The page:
Russia to Hold the Line On Freddie, Fannie Debt

Russia is not planning to raise its exposure to debt issued by troubled U.S. agencies Fannie Mae and Freddie Mac, but will not cut it rapidly, Deputy Finance Minister Dmitry Pankin said Wednesday.

"At the moment we are not planning to increase our holdings. We are also not planning a sharp exit, because this is decent paper and it is bringing us decent earnings," Pankin told a news conference.

The agencies' shares later plummeted for a fourth straight day in New York trading, as investors increasingly feared that the stocks would drop to zero if the U.S. government effectively moved to nationalize the companies with a state-sponsored bailout, The Associated Press reported.

Fannie Mae lost 18 percent to $4.94, while Freddie Mac tumbled 19 percent to $3.37, as of 12:25 p.m., Bloomberg reported.

On Tuesday, Freddie Mac had little trouble selling $3 billion of debt, seemingly passing an important test of the U.S. housing finance company's ability to raise funds. It said global central banks had bought around one-third of the issue.

On Tuesday, Pankin's boss, Alexei Kudrin, said Russia had continued buying the debt of the U.S. agencies this year, but not in sufficient quantities to replace all of the maturing paper.

At the start of the year, Russia held $100 billion -- or over one-sixth of its gold and forex reserves -- in Fannie Mae, Freddie Mac and Federal Home Loan Banks. The holdings have since been reduced by around 40 percent, the Central Bank has said.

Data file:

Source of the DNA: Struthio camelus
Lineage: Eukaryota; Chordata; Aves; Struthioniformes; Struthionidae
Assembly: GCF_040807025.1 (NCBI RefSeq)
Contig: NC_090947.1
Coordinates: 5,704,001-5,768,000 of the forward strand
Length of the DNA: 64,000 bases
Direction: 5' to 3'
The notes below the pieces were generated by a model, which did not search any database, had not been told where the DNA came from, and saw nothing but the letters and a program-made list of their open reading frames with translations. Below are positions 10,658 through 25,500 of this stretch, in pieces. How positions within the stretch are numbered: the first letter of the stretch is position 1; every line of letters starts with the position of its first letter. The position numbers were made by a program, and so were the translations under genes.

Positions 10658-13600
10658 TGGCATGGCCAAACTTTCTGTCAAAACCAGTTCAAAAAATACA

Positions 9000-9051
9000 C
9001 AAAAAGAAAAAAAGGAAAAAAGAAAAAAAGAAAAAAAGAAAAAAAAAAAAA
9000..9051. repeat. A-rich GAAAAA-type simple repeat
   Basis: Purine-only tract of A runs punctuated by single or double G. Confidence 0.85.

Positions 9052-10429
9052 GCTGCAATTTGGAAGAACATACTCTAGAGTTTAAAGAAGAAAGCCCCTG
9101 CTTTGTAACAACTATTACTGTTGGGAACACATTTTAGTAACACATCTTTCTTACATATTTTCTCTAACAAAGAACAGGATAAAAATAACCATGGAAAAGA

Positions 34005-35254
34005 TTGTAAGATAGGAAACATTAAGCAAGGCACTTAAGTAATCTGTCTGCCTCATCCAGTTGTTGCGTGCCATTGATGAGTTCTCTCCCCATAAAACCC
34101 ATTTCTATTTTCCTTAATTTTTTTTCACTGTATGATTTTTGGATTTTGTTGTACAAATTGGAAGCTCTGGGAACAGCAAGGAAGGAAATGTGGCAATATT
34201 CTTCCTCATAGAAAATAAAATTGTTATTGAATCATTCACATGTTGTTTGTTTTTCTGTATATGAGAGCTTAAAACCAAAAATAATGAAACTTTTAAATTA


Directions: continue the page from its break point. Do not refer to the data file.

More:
The holdings have met hostility from some Russian media and the public, who are wary of risky investments.

This hostility has intensified as political tensions have grown between Russia and the West, including the United States, over the military conflict between Russia and Georgia.

Russian officials have tried to allay public concerns by stressing that they have actually made money on their investments in U.S. agency debt.

Pankin said Russia's oil stabilization funds had around 3.6 percent of their over $160 billion invested in Freddie and Fannie and had earned $72 million on that holding between Jan. 30 and Aug. 19 this year.

The oil funds are part of the gold and forex reserves, and thus its U.S. agency holdings are part of Russia's total investment in them.

Pankin later told Vesti-24 state television that even a recapitalization of the agencies by the U.S. Treasury would not be a big problem for Russia.

"This [potential move] will be a big event for the U.S. financial markets. ... But as far as our investments are concerned I believe the changes will be minimal," he said.